Last night I went to the Houston Symphony for a very unique event. They screened LOTR: The Fellowship of the Ring with the symphony and chorus providing the music. It was one of the best things I've been to in a long time.
There were so many interesting aspects to it. A large screen the width of the stage was above the symphony and chorus. The screen played the movie with subtitles. That explained one question I had which was how were they going to get around the balance between music and dialogue. When a movie director is editing a film they carefully control how loud dialogue, music and sound effects are in any given scene. Last night it was all about the music and in some parts the movie had a very different feel, not necessarily because you couldn't hear the dialogue but because you couldn't hear the sound effects. It was really fascinating to listen to the movie in a new way.
The conductor had a score and a monitor above his music stand. The monitor showed the movie and had visual cues for entrances and cut offs for the music. There was a vertical purplish line that would run across when the orchestra was getting ready to play. Right after that a green line would cross and a large white circle flashed on the screen with the tempo for one measure. Once the music was playing the white circle would flash at the beginning of each measure and occasionally a blue line would come across for big thematic changes. When the music was getting ready to stop a red line ran across the screen. All of this is of course on the music score, but with a movie the timing has to be so exact. I'm still not sure how he kept his tempo once the music started other than the marking of the beginning of each measure. That may be it. And lots of practice. I know all this because I was in the mezzanine off to the left so I had a perfect view of his monitor and I'm a music teacher so I spent the first part of the movie trying to figure all of this out.
Before intermission I was marveling how everything was so perfectly lined up. If you closed your eyes it was almost like listening to the soundtrack with zero mistakes. I know symphony musicians are paid not to make mistakes but they are still human and the movie score can not be easy. After intermission I was reminded of how human they were when the lead trumpet player hit a few really splatty (and wrong) notes on a very important solo (the fellowship leaves Rivendell and is crossing the mountains...). There were a few other things I noticed like a few tuning issues in the brass once or twice and the french horn and the tuba player hit a splatty note once each. However I don't fault them at all ( except the trumpet player because it was really bad) because boy oh boy there is a lot of music in this movie. Anytime the orchestra stopped playing it was only for a minute or two at the most. Music underlies the whole movie. It can not be easy to play for basically three hours straight with only a 20 minute break for intermission. The stage was also as crowded as I've ever seen it because there are a lot of rich textures and sounds in the movie score. The percussion section was especially fun to watch because some of those guys were running from station to station. There was a guy playing anvil (I'm guessing... I couldn't see from where I was because I'm dumb and left my opera glasses at home but thats what it was supposed to sound like) and a guy playing chains. Yes chains. He had them and was jingling them in rhythm with the anvil during the Isengard scenes.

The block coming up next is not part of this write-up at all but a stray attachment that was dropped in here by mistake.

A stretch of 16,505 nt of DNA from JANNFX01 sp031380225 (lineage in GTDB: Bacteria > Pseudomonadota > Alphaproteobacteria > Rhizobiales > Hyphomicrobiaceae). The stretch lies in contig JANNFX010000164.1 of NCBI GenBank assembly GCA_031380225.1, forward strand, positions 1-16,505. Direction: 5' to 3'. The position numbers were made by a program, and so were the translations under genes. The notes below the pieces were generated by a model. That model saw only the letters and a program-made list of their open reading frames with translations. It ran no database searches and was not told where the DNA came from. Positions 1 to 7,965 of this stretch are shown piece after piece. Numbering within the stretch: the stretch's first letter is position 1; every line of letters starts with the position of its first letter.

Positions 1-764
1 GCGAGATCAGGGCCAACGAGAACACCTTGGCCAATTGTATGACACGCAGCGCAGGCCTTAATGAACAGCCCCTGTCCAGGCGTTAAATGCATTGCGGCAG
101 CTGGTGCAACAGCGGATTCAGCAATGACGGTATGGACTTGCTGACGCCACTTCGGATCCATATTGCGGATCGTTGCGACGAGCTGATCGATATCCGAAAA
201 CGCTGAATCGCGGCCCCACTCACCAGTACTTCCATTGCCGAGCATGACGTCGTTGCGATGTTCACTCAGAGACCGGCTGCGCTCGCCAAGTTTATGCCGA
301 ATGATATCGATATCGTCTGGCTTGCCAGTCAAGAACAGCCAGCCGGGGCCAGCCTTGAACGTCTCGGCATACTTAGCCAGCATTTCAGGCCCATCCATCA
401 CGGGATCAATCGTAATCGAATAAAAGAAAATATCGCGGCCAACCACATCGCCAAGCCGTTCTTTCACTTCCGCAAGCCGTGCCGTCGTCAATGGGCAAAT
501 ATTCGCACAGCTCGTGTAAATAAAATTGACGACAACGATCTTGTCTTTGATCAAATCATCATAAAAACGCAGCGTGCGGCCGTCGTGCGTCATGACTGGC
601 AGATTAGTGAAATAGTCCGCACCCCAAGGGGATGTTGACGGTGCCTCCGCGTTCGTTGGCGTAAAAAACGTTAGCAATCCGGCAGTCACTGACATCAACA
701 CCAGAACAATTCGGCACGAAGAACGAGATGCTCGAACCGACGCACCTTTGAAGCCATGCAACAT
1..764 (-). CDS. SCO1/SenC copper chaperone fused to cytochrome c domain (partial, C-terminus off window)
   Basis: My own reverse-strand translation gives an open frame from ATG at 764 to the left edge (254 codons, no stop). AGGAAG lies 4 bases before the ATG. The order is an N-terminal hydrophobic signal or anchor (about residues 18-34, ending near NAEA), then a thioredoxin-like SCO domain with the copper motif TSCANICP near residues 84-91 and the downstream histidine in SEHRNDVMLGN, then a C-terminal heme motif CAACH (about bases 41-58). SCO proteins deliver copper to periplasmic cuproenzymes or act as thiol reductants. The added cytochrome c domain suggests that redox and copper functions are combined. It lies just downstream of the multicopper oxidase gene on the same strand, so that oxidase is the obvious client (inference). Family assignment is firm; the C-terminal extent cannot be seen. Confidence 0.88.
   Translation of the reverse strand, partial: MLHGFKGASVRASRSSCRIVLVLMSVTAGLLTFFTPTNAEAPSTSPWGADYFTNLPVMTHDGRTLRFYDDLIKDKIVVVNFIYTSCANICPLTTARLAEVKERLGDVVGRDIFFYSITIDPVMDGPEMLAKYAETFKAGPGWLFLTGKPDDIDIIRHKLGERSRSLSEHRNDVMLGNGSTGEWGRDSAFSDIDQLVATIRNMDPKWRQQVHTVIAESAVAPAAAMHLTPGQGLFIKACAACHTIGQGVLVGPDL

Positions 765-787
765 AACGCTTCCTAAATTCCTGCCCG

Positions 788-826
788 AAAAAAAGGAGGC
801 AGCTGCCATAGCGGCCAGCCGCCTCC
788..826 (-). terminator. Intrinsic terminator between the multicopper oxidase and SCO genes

It was interesting to be that much more aware of where the music cues were in the movie. I could have sworn that one of my favorite scenes, the battle in the mines of Moria, had music, but the initial battle did not. Now that I'm looking back that must be why it is so raw. Just sounds of swords and grunts and death. I was also thinking that Boromir's arrow scene didn't have music but it so obviously does. I think in that case the sound effects of the arrows are the dominant force in my memory and I was probably only vaguely aware of the music. Of course there are times in the movie where music dominates and it was wonderful to listen to those moments live last night; the different choruses sung by the elves at Rivendell and Lothlorien, the music of the Black Riders, the guttural music at the Bridge of Kahazad-Dun and of course Concerning Hobbits. By the way if you don't know all the music look it up. Howard Shore was truly inspired when he wrote the music for LOTR. It is fantastic.
As I mentioned in a previous blog post, this is the 10th anniversary of Fellowship of the Ring. I would love to see this done again with Two Towers and Return of the King on their 10th anniversaries. I saw the Lord of the Rings Symphony Concert and while I enjoyed that, this was much more fulfilling for me. I'm not sure if it is because it had the movie playing, or if it was watching the technical aspects as they unfolded or just witnessing the sheer marathon quality of watching the orchestra play an entire movie soundtrack for something as intense as Fellowship. It was truly a remarkable experience.
P.S. Did I mention they also had a children's choir because there is just a certain sound a children's choir gets that grown ups can't and a lovely soprano soloist and a boy soprano soloist. The boy soprano soared. It made this middle school choir director very happy.
P.P.S I was going to put a YouTube video on this post with a music example, but it is impossible to choose just one. I can't pick a favorite.